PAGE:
The social learning theory, developed by Dr. Albert Bandura, proposes that learning can occur simply by observing the actions of others. While traditional theories of learning suggest that all learning is the result of associations formed by conditioning, reinforcement, and punishment, Bandura was the first to add a social element.
Three concepts make up the core of social learning theory. The first is that people can learn through observation. Dr. Bandura demonstrated this with his Bobo doll experiment, which resulted in children acting out the same aggressive behaviors they observed in adults. The second core concept is the idea that mental states, such as feelings of pride, satisfaction and a sense of accomplishment, reinforce certain behaviors. Finally, the social learning theory recognizes that learning does not always result in a change in behavior.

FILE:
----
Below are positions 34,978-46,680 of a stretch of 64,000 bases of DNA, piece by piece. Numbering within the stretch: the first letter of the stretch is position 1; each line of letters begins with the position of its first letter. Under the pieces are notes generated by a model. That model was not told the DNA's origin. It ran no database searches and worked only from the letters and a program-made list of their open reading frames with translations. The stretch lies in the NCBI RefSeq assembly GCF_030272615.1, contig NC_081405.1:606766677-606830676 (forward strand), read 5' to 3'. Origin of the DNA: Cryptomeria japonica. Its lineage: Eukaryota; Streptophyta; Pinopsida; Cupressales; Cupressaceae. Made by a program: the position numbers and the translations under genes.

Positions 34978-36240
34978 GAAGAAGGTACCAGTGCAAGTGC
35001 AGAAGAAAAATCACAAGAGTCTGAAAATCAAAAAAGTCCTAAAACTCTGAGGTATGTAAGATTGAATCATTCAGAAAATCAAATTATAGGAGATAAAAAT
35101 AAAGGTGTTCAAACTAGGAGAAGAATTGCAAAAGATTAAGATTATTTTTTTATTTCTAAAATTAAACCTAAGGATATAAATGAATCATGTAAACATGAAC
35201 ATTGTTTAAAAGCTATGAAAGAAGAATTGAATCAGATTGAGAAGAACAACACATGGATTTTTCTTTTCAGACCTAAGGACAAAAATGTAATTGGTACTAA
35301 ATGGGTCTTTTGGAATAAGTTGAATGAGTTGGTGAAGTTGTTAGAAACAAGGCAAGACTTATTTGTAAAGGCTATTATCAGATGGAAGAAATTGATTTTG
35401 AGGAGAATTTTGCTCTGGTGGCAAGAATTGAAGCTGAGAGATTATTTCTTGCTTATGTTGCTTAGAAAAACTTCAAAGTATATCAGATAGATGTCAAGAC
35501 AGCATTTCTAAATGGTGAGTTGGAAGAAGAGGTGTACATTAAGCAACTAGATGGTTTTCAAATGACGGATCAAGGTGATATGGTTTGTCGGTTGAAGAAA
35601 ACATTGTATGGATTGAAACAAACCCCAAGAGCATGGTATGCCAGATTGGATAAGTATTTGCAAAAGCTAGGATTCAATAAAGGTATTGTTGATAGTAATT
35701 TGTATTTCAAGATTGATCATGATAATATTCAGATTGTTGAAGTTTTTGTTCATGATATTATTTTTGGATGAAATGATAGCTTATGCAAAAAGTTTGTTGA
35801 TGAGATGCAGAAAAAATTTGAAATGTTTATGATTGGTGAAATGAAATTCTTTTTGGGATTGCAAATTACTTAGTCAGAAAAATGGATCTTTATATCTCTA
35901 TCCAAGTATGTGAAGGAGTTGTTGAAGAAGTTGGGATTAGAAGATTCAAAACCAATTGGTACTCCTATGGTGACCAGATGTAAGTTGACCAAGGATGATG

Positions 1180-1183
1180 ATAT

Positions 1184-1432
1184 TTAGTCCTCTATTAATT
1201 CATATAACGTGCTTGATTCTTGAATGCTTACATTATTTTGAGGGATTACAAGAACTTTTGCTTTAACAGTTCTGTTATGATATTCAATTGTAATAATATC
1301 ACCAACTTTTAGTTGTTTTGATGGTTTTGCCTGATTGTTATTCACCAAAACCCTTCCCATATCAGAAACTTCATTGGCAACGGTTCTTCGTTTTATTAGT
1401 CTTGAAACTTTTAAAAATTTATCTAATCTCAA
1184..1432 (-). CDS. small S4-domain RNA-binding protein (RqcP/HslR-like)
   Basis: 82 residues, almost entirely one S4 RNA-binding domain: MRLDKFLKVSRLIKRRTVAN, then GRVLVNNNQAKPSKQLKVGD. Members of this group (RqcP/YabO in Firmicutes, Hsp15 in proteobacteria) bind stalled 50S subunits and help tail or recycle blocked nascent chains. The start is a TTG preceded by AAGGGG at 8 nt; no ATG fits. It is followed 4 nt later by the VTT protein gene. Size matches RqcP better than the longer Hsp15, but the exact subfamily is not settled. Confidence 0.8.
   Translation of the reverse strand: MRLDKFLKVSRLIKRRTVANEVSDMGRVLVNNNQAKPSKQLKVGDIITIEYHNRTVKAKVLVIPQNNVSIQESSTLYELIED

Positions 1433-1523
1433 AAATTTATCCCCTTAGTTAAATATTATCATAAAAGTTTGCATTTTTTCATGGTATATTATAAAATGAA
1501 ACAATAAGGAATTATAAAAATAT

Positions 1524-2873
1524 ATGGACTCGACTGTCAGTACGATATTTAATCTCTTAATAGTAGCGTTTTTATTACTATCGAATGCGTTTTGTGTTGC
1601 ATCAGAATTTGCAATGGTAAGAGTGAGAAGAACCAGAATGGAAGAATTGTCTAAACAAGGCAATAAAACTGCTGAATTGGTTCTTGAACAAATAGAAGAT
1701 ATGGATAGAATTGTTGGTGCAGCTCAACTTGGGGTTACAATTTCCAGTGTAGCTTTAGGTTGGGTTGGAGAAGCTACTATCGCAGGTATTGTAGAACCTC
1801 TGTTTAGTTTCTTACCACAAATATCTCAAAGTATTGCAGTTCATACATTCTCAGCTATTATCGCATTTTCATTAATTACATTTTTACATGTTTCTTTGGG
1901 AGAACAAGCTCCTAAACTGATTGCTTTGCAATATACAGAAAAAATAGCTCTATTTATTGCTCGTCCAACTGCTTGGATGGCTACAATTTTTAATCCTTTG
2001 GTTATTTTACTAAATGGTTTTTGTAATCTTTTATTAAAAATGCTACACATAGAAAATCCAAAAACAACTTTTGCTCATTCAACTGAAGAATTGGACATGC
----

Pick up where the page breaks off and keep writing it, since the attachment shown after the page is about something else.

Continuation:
Examples of the social learning theory abound when observing the way children copy the behavior of role models. These models may be people in their immediate world, such as parents or siblings, or they could be fantasy characters or celebrities. Children are motivated to identify with a model who has a quality that the child would like to possess. This leads to the child adopting observed behaviors, values, beliefs and attitudes of the model.